In Good Faith

There does not appear to be a permalink, but this is an excerpt from a July 31 posting of Dave Seldon's at the site. Wise stuff.
Sunday evening I attended a meeting with five current and one past elder along with a group of other BCC members. I will post my thoughts about that later today, but want to urge everyone to please do as Steve Lamm suggested, and “take a breath”.

I’m not urging you to change your opinions, or to lessen the importance of this issue, but simply to remember that the elders of BCC are good men. Many of you don’t know them, but I know at least something about each of them, and am at least an acquaintance to each. Trust me, these are truly honorable and good and strong men. You may disagree strongly with them, but this does not mean you cannot acknowledge their goodness.

I’m still wrestling with my feelings and conclusions after meeting last night, but believe that it is important for all of you to do what you can to try to understand where the elders are coming from. This is not said to try to “sway” you to “their side”, but simply to honor the fact, that like it or not, they have come to this place after a long and difficult journey.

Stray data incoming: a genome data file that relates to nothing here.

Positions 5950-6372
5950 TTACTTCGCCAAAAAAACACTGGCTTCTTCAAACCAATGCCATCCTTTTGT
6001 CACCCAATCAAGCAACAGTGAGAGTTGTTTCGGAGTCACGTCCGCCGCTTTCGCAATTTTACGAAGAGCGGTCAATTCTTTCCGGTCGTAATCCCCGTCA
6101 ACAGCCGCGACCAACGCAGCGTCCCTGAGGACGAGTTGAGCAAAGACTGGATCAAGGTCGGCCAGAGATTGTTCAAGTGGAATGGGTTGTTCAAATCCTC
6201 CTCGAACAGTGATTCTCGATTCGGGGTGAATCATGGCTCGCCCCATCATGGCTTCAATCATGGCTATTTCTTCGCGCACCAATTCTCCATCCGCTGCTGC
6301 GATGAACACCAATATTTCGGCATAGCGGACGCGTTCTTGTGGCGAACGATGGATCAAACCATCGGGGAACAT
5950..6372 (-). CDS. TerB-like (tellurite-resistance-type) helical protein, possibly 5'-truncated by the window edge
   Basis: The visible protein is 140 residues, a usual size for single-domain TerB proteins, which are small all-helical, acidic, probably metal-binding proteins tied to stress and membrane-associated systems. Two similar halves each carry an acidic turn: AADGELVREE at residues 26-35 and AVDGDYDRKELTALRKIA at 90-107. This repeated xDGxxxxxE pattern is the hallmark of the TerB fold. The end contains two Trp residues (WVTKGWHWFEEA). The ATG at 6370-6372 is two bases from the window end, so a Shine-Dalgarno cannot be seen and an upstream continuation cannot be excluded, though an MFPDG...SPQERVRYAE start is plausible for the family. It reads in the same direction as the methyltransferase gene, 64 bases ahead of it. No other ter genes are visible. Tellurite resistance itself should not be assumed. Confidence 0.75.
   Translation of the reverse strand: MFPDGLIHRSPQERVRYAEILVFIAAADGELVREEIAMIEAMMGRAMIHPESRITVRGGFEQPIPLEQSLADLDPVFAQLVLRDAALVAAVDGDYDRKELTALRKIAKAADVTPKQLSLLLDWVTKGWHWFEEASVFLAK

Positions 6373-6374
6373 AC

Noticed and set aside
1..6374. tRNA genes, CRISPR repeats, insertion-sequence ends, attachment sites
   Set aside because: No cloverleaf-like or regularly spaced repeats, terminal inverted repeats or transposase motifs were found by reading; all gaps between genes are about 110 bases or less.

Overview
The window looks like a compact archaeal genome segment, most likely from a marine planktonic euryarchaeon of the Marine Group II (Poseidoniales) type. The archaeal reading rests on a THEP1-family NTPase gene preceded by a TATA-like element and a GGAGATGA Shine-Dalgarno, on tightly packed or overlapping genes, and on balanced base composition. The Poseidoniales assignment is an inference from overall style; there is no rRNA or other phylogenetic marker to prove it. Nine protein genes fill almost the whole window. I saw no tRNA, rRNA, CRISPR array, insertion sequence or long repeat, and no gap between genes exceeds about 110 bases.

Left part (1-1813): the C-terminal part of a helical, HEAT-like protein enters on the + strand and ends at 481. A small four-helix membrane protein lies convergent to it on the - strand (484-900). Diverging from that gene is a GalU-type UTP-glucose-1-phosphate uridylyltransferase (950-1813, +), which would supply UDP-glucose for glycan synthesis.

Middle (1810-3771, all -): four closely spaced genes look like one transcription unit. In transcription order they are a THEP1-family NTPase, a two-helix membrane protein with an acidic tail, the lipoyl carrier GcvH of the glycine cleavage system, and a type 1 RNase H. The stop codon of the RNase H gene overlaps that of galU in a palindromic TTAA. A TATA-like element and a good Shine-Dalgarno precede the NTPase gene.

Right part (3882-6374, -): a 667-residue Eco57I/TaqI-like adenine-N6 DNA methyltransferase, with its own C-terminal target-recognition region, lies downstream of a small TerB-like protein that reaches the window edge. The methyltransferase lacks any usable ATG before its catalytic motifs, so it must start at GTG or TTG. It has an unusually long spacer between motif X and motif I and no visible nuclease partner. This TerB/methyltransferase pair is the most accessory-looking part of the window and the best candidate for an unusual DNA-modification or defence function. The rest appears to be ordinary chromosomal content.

I, like many of you, do wish that many things had been handled differently in this process.
That does not change where we are right now . . .

If you are ready to honestly begin the difficult journey towards understanding this situation, I urge you in the strongest possible way to go to a meeting.

(All of the bold emphases are Dave's, btw.)

There are open elder meetings still scheduled for this week. You can sign up at the BCC website. But do so quickly, as there is limited seating and they are filling up fast. (Within ten minutes of the church's email notice of the meetings, I signed up for the Monday night session and was informed it was already full. I am attending Tuesday evening.)

I do not know if the in-home sessions are still going on, but I heard that not many signed up for those. If you cannot get into one of these at-church elder meetings, you might think about inquiring about signing up for one of those previously announced "cottage meetings." If they still plan to conduct them, that is.